Delaware senators criticize casino “bailout” bill

 (AP Photo/Julie Jacobson)

(AP Photo/Julie Jacobson)

Delaware lawmakers are moving forward with a bill that will give the state’s three ailing casinos a $10 million break.

Under the amended Senate Bill 220, the casinos would claim the first 25 percent of slot machine vendor fees and would split the other 75 percent with the state, which would cut the state’s gaming revenue profit by $9.9 million.

The casinos have claimed that increased competition in neighboring states has created stagnant revenues. They also claim they can’t keep up with the multiple tax increases the state has imposed over the past few years.

Supporters of the legislation said it’s the state’s responsibility to protect the thousands of jobs and hundreds of millions of dollars in revenues the casinos generate for the First State. 

In order to pass SB 220, the senate first had to pass the bond bill, which freed up the funds for the casinos.

To make it work, the state will take $3.2 million from money set aside for the Kent County Regional Sports Complex and $1.1 million from unallocated funds in the New Jobs and Infrastructure Fund. The other $5.6 million would come from funds allocated for the casinos in the fiscal year 2014 budget.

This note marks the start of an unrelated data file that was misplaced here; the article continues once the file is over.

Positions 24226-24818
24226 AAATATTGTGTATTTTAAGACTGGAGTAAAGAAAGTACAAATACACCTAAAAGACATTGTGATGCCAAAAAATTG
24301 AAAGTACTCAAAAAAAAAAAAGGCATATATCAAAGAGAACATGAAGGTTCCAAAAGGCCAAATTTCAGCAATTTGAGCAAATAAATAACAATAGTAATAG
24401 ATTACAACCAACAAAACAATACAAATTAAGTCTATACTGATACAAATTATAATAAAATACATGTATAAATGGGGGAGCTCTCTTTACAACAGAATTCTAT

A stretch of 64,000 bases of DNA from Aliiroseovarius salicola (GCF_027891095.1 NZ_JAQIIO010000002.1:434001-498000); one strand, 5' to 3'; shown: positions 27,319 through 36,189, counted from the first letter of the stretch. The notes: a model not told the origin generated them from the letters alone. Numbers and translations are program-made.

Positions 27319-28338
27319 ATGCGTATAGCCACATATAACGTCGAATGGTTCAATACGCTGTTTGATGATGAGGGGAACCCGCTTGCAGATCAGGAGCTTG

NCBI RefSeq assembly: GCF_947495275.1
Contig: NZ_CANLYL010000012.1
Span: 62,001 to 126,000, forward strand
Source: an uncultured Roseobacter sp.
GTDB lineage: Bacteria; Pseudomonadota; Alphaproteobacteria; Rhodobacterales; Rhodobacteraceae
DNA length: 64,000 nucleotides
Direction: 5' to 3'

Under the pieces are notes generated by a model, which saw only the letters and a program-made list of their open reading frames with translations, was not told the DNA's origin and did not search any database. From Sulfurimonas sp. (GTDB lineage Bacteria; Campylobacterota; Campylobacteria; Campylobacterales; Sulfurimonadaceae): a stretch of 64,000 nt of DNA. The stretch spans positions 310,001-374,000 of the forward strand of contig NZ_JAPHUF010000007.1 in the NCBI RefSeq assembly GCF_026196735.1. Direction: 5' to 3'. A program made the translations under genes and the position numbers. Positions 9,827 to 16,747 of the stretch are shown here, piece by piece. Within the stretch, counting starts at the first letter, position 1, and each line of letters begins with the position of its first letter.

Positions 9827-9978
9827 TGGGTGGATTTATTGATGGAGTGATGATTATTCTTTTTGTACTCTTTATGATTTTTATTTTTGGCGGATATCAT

The money from the sports complex will be returned the following year.

Sen. Harris McDowell, D-Wilmington North, said the Joint Finance Committee was asked on several occasions to help the casinos but the committee didn’t think the casinos met the priorities for funding. 

“They have not managed their business so well and they want us to bail them out and I frankly just don’t think we should do that,” McDowell said. 

The state is already facing a tight budget year as revenues were lower than projected. Budget writers cut $20 million from Gov. Jack Markell’s proposed budget and were not able to move forward with other funding requests from state agencies. 

Sen. Karen Peterson and several lawmakers voted against both the casino bill and the bond bill, calling it an unnecessary bailout for an industry that has raked in billions and mismanaged their funds.

 “There’s a lot of hungry kids in Delaware who could have used that money, there’s a lot of elderly people who can’t make ends meet who could have used that money but we said no to all of them but we’ll say $10 million dollars to the casino without a heartbeat? Not with my vote,” she said. 

The bill passed the Senate Wednesday and now heads to the House. 

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